Anita Hill says Clarence Thomas’ wife left a voicemail asking for an apology

October 21st, 2010 by Staff

WASHINGTON — Virginia Thomas, the wife of Supreme Court Associate Justice Clarence Thomas, left a message last weekend on the voicemail of Anita Hill, who accused her husband of sexual harassment during his confirmation hearings, a spokeswoman for Virginia Thomas confirmed Tuesday.

In a message left at the office of Hill, now a professor at Brandeis University, Virginia Thomas reportedly brought up Hill’s accusations against her husband during the 1991 hearings.
In response to questions about the call relayed through a publicist, Virginia Thomas confirmed that she had left a message on Hill’s voicemail.
“I did place a call to Ms. Hill at her office extending an olive branch to her after all these years, in hopes that we could ultimately get past what happened so long ago,” she said in a statement provided to The New York Times. “Certainly no offense was ever intended.”
She did not explain why she had reached out to Hill now.
ABC News quoted from the voicemail: “Good morning, Anita Hill, it’s Ginny Thomas,” she said. “I just wanted to reach across the airwaves and the years and ask you to consider something. I would love you to consider an apology sometime and some full explanation of why you did what you did with my husband. So give it some thought and certainly pray about this and come to understand why you did what you did. OK. Have a good day.”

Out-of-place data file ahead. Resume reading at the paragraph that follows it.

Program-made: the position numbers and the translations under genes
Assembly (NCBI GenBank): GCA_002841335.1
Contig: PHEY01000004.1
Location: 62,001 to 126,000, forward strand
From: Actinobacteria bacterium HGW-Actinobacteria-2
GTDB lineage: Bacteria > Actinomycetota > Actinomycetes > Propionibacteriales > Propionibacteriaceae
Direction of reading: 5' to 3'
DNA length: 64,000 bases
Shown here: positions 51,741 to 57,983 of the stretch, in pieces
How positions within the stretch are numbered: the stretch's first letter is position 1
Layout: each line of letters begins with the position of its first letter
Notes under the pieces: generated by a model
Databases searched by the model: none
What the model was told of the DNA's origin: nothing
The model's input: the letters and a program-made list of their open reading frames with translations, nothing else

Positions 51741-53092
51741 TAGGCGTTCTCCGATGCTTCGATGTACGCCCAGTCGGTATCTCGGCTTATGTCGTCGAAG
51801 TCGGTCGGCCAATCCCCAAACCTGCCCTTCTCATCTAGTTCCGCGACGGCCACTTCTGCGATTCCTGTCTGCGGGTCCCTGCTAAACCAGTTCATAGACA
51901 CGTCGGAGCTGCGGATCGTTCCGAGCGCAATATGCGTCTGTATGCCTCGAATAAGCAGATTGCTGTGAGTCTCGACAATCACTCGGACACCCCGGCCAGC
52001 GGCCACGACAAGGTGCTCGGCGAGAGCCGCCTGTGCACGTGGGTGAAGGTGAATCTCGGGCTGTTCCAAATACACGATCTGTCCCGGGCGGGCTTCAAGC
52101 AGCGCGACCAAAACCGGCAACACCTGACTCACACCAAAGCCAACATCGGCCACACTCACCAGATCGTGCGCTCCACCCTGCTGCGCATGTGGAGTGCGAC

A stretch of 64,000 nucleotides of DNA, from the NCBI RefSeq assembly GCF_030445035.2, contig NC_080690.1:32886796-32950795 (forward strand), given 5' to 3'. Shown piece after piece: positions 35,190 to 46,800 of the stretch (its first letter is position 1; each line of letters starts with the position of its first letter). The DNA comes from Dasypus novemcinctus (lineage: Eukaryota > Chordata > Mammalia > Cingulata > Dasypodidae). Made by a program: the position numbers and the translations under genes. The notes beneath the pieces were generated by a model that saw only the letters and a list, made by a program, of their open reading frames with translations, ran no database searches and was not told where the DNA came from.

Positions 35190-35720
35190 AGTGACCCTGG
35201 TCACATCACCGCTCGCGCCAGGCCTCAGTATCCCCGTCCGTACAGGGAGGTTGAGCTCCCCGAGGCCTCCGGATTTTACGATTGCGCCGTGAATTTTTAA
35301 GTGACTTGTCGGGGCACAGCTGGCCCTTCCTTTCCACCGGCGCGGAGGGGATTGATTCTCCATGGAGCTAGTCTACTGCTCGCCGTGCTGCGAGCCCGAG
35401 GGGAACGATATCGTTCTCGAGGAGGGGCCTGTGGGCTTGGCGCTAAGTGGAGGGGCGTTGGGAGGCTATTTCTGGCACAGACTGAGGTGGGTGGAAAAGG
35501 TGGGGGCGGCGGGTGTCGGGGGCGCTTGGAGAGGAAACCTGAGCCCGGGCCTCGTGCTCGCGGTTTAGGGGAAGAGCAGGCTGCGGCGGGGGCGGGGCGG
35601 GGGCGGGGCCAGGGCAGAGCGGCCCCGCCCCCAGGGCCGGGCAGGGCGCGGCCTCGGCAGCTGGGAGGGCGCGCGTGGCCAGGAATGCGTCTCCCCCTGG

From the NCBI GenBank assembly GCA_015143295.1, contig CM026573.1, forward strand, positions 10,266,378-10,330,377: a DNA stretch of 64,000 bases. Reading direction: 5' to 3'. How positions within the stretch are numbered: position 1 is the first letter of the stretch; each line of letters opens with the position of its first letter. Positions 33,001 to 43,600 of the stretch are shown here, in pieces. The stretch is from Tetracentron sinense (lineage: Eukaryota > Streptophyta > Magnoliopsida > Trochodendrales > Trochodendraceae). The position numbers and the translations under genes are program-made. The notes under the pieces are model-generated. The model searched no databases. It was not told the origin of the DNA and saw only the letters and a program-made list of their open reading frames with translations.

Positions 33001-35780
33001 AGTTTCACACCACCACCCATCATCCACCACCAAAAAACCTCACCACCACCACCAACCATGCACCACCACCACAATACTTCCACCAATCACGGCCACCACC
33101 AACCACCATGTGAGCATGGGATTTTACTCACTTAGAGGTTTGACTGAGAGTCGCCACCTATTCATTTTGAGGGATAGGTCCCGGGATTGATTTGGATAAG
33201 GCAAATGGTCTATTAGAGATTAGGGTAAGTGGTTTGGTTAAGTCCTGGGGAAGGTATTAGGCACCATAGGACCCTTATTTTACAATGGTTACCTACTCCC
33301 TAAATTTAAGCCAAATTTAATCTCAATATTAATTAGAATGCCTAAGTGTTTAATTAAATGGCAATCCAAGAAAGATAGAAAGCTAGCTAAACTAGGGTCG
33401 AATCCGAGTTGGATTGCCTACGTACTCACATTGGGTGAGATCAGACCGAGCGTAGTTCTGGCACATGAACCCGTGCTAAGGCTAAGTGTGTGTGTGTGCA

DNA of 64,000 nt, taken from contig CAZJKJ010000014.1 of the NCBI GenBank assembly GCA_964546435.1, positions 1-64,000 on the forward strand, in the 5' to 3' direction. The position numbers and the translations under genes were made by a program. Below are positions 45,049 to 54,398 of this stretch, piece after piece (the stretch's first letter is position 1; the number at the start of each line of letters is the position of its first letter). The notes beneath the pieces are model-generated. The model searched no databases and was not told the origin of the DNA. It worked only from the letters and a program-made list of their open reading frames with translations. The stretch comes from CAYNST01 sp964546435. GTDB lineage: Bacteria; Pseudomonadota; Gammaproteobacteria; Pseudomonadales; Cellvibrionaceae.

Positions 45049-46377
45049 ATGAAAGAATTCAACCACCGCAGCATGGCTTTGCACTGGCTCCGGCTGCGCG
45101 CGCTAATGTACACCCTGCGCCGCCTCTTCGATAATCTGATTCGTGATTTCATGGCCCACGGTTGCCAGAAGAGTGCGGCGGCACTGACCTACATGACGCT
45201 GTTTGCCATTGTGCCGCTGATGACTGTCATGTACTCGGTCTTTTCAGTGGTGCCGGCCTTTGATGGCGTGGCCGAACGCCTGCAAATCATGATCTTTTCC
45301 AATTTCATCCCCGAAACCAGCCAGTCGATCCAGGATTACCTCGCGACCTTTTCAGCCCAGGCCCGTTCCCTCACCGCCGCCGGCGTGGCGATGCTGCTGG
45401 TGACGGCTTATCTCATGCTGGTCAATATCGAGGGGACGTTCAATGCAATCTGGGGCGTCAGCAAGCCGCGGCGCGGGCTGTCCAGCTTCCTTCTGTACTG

The university appeared to be taking the matter more seriously. Andrew Gully, senior vice president of the Brandeis University communications office, confirmed that Hill had received the message, that she had turned it over to the campus Department of Public Safety Monday. They, in turn, passed it on to the FBI.
“I thought it was certainly inappropriate,” Hill said in an interview. “It came in at 7:30 a.m. on my office phone from somebody I didn’t know, and she is asking for an apology. It was not invited.”
The allegations by Hill, a former aide to Clarence Thomas when he worked at the Department of Education and then the Equal Employment Opportunity Commission, emerged late in his confirmation hearings.
Called to testify before the Senate Judiciary Committee, she claimed that he had repeatedly made inappropriate sexual comments in the workplace. He denied the allegations and called them “a high-tech lynching.”
In the end, the Senate confirmed Justice Thomas by a vote of 52-48.

One Response

  1. kerrytheviking

    who put the pubic hair on my coke can? howard did a skit on the channel nine show, what a f’ing riot

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